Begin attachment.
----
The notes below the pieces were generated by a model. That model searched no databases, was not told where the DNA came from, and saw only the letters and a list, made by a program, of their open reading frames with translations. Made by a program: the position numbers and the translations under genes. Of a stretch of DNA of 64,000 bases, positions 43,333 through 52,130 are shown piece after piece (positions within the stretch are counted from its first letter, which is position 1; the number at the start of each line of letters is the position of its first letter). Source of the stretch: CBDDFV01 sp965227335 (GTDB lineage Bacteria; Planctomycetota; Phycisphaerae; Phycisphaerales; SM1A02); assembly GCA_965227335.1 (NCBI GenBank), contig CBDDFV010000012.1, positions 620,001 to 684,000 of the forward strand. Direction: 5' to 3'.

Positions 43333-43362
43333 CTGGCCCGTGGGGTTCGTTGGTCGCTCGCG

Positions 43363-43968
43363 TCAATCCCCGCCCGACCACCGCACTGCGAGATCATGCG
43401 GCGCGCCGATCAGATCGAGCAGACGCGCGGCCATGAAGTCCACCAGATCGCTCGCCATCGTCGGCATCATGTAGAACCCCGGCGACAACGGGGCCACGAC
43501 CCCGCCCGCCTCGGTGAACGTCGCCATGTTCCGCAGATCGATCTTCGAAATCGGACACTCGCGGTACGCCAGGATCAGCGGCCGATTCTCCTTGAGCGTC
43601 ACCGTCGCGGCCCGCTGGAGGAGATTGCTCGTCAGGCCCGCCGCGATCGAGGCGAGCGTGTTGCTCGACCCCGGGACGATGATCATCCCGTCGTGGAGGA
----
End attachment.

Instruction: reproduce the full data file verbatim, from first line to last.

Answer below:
The notes below the pieces were generated by a model. That model searched no databases, was not told where the DNA came from, and saw only the letters and a list, made by a program, of their open reading frames with translations. Made by a program: the position numbers and the translations under genes. Of a stretch of DNA of 64,000 bases, positions 43,333 through 52,130 are shown piece after piece (positions within the stretch are counted from its first letter, which is position 1; the number at the start of each line of letters is the position of its first letter). Source of the stretch: CBDDFV01 sp965227335 (GTDB lineage Bacteria; Planctomycetota; Phycisphaerae; Phycisphaerales; SM1A02); assembly GCA_965227335.1 (NCBI GenBank), contig CBDDFV010000012.1, positions 620,001 to 684,000 of the forward strand. Direction: 5' to 3'.

Positions 43333-43362
43333 CTGGCCCGTGGGGTTCGTTGGTCGCTCGCG

Positions 43363-43968
43363 TCAATCCCCGCCCGACCACCGCACTGCGAGATCATGCG
43401 GCGCGCCGATCAGATCGAGCAGACGCGCGGCCATGAAGTCCACCAGATCGCTCGCCATCGTCGGCATCATGTAGAACCCCGGCGACAACGGGGCCACGAC
43501 CCCGCCCGCCTCGGTGAACGTCGCCATGTTCCGCAGATCGATCTTCGAAATCGGACACTCGCGGTACGCCAGGATCAGCGGCCGATTCTCCTTGAGCGTC
43601 ACCGTCGCGGCCCGCTGGAGGAGATTGCTCGTCAGGCCCGCCGCGATCGAGGCGAGCGTGTTGCTCGACCCCGGGACGATGATCATCCCGTCGTGGAGGA